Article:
BTRIPP (btripp) wrote,

Write ... right ...

This was another book that showed up in my mailbox, courtesy of the good folks at Ten Speed Press, without a query or any notice … surprise! Now, obviously, I'm a “book guy” and am, due to my on-going economic struggles, always happy to get books at substantial discounts, or, in the case of review copies, free. I do, however, from time-to-time get books that I am pretty much just not interested in reading (which makes me feel very guilty for having been sent them), and at first, I thought this was one of those. However, circumstances coalesced where this had, for purely “mechanical” reasons (being set up in fairly discreet chunks of limited length), suggested itself for filling in time while I was dealing with “computer issues”, and so I was at least a significant ways into this by the time my computer problems miraculously resolved themselves.

What I discovered is that Be a Brilliant Business Writer: Write Well, Write Fast, and Whip the Competition is a very funny book, or at least funny for the sort of book it is. This is, after all, something of “a manual of style”, so lacks any narrative to draw the reader along. And, while there is a certain development as one moves through it, the book does not really “build” to any great pay-off, so this was certainly one of those “disciplined reads” rather than something that I was aching to block out time to get back to!

Again, this is a book about Business writing, and the author team of Jane Curry and Diana Young are certainly taking much of their own advice in how the book is laid out, as each of the 21 chapters begins with a bit of set-up discussion about the subject of that chapter, then a list of the specific points that are going to be covered, and then it walks through sections corresponding to those points. Frankly, it took me a while to “get this” (I can be dense sometimes), but what might have been perceived as a certain “choppiness” made sense once that structure became clear. Curry and Young have an editorial consultancy (based in the Chicago area) which works with corporations to improve the quality of their communications. I feel safe in the assumption that Be a Brilliant Business Writer is a product of converting their seminar and coaching materials into a longer-form book.

There are quips and jabs sprinkled all through here, but I was about a quarter of the way through the book when it struck me how intentional this was, when in the “If You Want To Write With The Right Tone” chapter, in the first of three sections, “Apply The Two Critical Tenets Of Good Tone”, I discovered that:
The two most critical tenets of good tone are:
• Your lips are your best friends. If you wouldn't say it, don't write it. {...}
• Nobody likes attorneys, or at least not the way they convolute language. {...}
Yep, those are the 2 tenets! There are many other bits of “coaching” through here which are similarly shooting for levity (e.g. “Because you are not a sociopath and don't want to inflict pain on your readers, you want to write clearly and concisely.”!), as well as barbs directed to those composing pieces not adhering to these guidelines (a good deal of the book is given over to “before” and “after” variations of documents, and one of the things that makes this somewhat of a slog to read is getting past those “before” versions).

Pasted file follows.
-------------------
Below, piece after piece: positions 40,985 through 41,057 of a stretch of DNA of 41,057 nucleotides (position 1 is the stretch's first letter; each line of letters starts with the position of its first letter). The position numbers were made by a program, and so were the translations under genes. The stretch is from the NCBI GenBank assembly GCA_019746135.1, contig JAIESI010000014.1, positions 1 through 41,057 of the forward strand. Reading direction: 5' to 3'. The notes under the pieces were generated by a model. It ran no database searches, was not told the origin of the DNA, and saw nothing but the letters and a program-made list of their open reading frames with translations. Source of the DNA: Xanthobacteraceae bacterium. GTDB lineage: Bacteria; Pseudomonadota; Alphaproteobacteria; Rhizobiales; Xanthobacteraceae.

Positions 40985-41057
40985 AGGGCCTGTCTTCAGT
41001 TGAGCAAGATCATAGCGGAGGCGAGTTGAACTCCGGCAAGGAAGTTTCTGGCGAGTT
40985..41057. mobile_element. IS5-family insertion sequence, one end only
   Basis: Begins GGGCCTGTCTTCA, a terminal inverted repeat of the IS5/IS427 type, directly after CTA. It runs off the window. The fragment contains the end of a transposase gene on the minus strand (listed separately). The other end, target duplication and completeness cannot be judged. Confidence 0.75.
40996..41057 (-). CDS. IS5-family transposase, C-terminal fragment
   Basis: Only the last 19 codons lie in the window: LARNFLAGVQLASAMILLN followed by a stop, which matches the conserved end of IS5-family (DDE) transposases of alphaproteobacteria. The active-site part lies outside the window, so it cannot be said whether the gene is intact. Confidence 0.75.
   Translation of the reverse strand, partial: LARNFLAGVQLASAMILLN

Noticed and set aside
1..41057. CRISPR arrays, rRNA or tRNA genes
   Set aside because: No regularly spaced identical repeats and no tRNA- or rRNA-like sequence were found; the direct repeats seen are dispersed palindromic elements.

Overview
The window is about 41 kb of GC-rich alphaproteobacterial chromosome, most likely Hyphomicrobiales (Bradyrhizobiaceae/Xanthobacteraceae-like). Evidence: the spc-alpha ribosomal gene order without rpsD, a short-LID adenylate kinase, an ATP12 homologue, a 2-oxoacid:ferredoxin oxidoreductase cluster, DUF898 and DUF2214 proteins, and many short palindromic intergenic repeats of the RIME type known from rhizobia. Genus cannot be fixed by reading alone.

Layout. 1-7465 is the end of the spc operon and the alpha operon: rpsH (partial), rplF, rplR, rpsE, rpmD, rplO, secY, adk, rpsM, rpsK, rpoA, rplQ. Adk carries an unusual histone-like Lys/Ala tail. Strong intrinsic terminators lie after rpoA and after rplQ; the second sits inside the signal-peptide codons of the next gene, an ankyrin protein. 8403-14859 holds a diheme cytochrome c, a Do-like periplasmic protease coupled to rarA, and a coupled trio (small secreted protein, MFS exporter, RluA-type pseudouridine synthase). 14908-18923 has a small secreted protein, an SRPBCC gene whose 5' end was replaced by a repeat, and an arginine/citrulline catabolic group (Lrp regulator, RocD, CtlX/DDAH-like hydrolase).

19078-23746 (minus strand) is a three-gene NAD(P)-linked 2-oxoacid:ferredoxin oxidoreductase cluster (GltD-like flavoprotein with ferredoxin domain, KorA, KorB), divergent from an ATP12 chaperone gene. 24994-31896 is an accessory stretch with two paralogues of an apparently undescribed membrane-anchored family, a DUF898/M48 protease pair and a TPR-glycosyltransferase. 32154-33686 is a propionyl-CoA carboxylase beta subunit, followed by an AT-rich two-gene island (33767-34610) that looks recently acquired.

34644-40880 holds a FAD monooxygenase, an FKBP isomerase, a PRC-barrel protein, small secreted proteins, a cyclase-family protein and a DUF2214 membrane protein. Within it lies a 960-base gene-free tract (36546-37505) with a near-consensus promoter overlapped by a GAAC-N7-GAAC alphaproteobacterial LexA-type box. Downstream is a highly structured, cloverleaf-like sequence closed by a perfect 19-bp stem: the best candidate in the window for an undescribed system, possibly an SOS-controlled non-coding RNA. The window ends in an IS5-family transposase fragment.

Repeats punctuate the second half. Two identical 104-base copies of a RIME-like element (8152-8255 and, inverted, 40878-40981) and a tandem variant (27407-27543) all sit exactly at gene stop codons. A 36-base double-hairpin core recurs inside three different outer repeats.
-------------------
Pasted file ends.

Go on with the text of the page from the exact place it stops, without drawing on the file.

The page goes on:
The book flows through three focuses, the first third or so are the basics (and, are the “best part”), dealing with writing and communication in general, with clear instructions as to how to avoid the numerous pitfalls targeted here. The second third or so is much more dense, but that's because it's dealing with things like “write for senior management”, “share technical information”, “write procedures that people can actually follow”, “write financial documents”, “PowerPoint presentations”, “executive summaries” and “sales letters” … none of which is exactly Oprah's Book Club material. The final third looks at various bits and pieces, like thank you notes, resumes and cover letters, coaching on when to use or not use e-mail, and how to move from “academic” to “business” writing styles.

There are certainly a number of corporate/institutional “sacred cows” being gored in Be a Brilliant Business Writer, but over-all the advice appears to be very good (even in the sections that made my eyes glaze over), and this would certainly be a help to anybody whose writing skills are under-developed and is looking for a way to better themselves. This came out in early October, so should certainly be available in your local brick-and-mortar book shop that features business titles, but the on-line guys currently have it for 25% off of the very reasonable cover price, so it's in the ballpark of throwing it together with something else to get up to the free shipping promised land. This isn't exactly relaxing beach or fire-side reading, but if you're looking to punch up your business communications, it's no doubt a good investment.

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Tags: book review
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